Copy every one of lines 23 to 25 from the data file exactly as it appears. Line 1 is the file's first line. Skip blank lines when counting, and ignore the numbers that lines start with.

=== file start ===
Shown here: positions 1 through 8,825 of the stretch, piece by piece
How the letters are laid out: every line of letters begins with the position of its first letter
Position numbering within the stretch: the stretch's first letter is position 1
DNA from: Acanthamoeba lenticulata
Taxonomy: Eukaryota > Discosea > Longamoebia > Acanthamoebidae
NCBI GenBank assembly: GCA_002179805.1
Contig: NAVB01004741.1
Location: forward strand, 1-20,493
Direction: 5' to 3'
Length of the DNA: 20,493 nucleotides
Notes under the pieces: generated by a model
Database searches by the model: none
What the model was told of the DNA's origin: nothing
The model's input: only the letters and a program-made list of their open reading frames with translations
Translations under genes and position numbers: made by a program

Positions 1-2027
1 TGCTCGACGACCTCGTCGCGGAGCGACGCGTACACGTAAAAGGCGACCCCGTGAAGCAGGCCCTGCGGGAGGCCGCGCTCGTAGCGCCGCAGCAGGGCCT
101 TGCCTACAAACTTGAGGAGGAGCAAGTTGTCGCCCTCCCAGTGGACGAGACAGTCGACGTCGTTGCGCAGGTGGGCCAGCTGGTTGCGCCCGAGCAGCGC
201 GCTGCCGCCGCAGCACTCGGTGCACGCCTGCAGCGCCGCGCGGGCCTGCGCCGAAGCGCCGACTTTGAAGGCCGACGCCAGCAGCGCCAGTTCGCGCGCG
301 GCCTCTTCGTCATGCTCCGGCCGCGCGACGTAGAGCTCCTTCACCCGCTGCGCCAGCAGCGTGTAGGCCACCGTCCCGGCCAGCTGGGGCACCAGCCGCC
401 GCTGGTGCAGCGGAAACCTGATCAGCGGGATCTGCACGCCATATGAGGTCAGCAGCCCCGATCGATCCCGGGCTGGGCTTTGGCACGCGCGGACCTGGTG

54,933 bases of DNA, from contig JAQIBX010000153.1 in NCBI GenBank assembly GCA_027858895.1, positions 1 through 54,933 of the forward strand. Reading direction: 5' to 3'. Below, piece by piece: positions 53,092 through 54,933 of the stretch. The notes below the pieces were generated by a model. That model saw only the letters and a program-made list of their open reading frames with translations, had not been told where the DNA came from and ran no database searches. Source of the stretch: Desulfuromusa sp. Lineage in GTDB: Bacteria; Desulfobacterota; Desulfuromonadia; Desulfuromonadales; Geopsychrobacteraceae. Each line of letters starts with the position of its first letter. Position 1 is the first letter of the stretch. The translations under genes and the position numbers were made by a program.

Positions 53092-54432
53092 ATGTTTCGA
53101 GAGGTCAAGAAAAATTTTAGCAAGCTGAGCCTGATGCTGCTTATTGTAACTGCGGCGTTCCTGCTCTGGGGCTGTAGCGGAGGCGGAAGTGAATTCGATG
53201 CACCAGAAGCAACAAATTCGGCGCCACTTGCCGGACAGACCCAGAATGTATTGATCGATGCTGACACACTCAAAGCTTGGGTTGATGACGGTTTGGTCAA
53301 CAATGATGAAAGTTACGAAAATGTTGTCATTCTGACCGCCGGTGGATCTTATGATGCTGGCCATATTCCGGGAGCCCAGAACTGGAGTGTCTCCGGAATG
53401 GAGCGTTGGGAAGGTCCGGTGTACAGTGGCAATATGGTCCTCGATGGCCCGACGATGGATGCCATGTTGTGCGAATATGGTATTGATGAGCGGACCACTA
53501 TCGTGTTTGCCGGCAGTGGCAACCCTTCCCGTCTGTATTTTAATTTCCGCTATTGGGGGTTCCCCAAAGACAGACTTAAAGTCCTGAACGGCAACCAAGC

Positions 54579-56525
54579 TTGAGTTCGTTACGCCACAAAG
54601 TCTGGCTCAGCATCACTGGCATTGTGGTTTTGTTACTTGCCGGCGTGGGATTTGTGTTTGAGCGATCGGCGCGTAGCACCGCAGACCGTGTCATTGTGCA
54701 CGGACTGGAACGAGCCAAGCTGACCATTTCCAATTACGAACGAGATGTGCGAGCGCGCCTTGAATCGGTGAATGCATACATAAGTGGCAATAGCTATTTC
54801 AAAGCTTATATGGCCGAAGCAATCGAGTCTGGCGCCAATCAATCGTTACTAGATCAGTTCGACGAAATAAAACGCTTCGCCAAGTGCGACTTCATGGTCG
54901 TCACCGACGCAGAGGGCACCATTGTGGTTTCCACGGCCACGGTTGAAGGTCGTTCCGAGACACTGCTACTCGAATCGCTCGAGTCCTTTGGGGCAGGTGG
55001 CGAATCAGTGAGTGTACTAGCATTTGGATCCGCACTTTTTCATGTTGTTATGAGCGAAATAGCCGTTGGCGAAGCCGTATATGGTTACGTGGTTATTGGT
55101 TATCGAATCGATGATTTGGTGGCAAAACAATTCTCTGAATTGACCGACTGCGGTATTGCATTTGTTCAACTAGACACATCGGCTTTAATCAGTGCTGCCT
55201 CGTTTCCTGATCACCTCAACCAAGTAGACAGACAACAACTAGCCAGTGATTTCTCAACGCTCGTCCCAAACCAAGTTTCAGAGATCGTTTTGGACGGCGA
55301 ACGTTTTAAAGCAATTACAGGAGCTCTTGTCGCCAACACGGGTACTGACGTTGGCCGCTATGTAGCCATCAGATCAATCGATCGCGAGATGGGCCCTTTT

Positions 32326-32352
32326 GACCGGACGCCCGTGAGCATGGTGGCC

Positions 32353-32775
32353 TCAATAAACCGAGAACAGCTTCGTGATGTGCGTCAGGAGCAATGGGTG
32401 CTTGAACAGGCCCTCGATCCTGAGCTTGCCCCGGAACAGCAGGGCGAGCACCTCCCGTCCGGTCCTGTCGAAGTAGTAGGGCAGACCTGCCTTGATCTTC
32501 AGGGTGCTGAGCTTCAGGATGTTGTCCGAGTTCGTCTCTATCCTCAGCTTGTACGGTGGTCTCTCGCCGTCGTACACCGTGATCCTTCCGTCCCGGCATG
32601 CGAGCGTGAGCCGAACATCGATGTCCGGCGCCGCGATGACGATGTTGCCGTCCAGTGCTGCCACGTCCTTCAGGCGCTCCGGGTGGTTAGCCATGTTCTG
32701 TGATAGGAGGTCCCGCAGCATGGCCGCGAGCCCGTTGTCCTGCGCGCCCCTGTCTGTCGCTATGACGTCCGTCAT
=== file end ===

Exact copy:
Positions 53092-54432
53092 ATGTTTCGA
53101 GAGGTCAAGAAAAATTTTAGCAAGCTGAGCCTGATGCTGCTTATTGTAACTGCGGCGTTCCTGCTCTGGGGCTGTAGCGGAGGCGGAAGTGAATTCGATG